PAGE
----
What are the reasons behind the BTC Sell-Off
In just a few hours, the cryptocurrency market shed around $25 billion as an abrupt bitcoin sell-off ensued. Bitcoin (BTC) has seen rough sledding over the month or so with a lot of uncertainty in the market…like many people were just waiting to see what would happen. Last Sunday, it did happen and it seems like a group of hodlers sold off a lot of their holding to new speculators. The coin has lost more than half its value from last year and it seems this recent sell-off from hodlers probably shifts the market into more volatility as now buyers tend to be more focused on the short-term.
However, this is not new as the recent influx of buyers are mostly those who are not long-term investors but are looking to win the cryptocurrency lottery. The supply between investors and speculators right now is about split. Since speculators tend to own fewer coins than long-term investors, bitcoin wealth is less concentrated than it was prior to 2017. Of course, they also tend to be less-inclined to hodling, which means that it will take more demand to move the price needle in a positive direction than in the past.
Another reason for the sell-off might have to do with the hack at Coinrail in South Korea. Coinrail’s statement said officials took the exchange offline and moved the remainder of its assets to cold storage as officials review the security system and work with law enforcement to investigate what happened. The statement made no mention of if or how the exchange might reimburse customers for the losses. Coinrail said it has frozen all exposed NPXS, NPER and ATX coins and other cryptocurrencies are now being kept in a cold wallet.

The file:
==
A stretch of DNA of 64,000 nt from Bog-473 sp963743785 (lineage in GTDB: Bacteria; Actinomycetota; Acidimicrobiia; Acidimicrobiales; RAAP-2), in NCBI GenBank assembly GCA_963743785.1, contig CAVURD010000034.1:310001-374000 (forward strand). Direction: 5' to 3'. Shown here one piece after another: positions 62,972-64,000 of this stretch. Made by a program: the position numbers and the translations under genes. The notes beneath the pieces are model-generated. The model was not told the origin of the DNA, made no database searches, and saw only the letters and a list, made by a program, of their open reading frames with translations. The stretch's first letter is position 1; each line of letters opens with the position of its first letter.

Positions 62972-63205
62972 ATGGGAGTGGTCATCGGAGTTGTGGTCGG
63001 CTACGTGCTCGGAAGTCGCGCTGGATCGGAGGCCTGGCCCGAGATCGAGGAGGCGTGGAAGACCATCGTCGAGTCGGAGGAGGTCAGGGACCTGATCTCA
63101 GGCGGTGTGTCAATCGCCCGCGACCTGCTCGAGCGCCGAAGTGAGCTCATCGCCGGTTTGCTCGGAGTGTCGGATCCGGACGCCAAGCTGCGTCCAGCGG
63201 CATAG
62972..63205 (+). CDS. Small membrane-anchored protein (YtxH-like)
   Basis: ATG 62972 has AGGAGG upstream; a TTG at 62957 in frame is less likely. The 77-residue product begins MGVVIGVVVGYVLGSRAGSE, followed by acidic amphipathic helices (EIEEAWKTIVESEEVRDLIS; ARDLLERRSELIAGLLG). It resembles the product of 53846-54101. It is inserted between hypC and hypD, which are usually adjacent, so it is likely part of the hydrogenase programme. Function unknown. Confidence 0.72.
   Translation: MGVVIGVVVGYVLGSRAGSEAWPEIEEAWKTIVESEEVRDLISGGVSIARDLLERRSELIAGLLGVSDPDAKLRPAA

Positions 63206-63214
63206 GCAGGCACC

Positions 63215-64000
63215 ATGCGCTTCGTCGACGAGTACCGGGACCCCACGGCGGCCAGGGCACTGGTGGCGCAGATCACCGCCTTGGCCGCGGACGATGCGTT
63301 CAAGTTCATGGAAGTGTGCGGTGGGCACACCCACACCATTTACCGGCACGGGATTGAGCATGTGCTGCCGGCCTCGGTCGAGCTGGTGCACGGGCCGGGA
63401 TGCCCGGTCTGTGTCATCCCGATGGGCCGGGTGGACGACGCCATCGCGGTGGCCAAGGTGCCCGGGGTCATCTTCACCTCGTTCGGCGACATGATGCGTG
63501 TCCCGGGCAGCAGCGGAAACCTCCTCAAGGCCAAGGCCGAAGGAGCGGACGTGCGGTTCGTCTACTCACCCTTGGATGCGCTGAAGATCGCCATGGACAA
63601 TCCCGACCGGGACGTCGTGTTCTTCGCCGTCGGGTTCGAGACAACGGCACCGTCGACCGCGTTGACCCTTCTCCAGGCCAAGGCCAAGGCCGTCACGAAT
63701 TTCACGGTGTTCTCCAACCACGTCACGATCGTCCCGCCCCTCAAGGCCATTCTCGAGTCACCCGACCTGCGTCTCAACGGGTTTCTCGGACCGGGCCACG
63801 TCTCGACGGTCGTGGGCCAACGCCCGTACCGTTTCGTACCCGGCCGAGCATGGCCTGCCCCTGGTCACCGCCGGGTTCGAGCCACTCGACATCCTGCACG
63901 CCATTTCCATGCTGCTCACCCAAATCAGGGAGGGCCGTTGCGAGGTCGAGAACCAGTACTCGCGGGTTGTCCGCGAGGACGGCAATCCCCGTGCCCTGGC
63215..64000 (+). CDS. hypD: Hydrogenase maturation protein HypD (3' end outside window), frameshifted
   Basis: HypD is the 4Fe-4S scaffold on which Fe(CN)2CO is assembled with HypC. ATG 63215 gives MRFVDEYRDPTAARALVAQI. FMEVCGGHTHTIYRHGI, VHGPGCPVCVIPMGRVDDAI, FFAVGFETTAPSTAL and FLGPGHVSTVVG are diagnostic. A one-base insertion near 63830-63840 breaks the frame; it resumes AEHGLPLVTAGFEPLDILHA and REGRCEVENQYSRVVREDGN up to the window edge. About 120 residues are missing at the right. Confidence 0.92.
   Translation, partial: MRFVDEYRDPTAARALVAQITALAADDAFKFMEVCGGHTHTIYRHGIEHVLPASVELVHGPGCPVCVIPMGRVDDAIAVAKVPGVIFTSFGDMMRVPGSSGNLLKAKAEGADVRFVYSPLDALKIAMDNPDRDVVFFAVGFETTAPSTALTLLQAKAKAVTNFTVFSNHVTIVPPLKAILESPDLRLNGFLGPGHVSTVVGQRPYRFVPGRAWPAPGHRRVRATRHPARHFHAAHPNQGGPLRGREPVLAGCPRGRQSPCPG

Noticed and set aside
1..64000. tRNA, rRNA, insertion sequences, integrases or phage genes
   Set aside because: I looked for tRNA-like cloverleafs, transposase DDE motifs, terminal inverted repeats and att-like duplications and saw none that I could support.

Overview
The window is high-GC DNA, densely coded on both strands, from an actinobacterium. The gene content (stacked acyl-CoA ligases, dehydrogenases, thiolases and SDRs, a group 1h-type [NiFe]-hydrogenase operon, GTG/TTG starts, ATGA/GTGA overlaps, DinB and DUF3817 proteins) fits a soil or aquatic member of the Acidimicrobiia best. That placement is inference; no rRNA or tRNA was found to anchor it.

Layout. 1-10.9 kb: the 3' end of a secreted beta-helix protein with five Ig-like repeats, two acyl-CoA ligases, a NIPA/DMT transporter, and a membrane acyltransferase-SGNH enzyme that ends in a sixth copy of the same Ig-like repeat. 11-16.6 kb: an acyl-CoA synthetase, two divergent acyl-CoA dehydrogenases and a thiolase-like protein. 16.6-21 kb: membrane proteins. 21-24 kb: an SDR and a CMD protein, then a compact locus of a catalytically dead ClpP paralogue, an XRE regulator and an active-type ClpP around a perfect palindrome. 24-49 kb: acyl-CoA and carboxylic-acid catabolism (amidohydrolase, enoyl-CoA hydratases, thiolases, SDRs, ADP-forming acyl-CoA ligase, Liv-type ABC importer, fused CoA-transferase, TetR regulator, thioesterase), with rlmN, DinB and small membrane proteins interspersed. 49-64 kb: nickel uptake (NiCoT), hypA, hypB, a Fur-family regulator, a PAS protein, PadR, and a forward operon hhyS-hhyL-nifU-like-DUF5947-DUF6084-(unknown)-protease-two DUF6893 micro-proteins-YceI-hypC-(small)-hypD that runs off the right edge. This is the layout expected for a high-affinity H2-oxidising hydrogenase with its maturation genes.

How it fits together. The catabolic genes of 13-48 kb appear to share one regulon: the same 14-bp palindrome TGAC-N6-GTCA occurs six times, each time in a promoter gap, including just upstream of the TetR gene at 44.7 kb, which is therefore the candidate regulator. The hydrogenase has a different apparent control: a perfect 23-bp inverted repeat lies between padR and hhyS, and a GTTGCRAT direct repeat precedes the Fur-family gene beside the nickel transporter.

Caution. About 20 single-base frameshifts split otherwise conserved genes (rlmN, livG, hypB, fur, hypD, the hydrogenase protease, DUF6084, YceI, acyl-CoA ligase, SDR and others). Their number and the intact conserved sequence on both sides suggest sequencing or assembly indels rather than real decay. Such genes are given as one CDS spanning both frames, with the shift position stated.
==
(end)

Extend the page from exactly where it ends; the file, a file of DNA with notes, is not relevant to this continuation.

Seoul has become an important epicenter for crypto, but has also been the scenery for some of crypto’s biggest hacks. Bithumb, also in South Korea, was hacked allowing 32,000 users data to be compromised. This allowed hackers to log into user accounts and start transferring funds. A few months later, in December, another exchange, Youbit, lost around 4,000 Bitcoins — some 17% of its assets.
While the potential Coinrail hack is unlikely to be on the same scale as either of last year’s breaches it will shake the confidence of many potential Bitcoin investors at a troubled time for cryptocurrencies.
The recent hack is not good for the price of BTC as it has already been trying to find a floor as fears continue about regulatory concerns.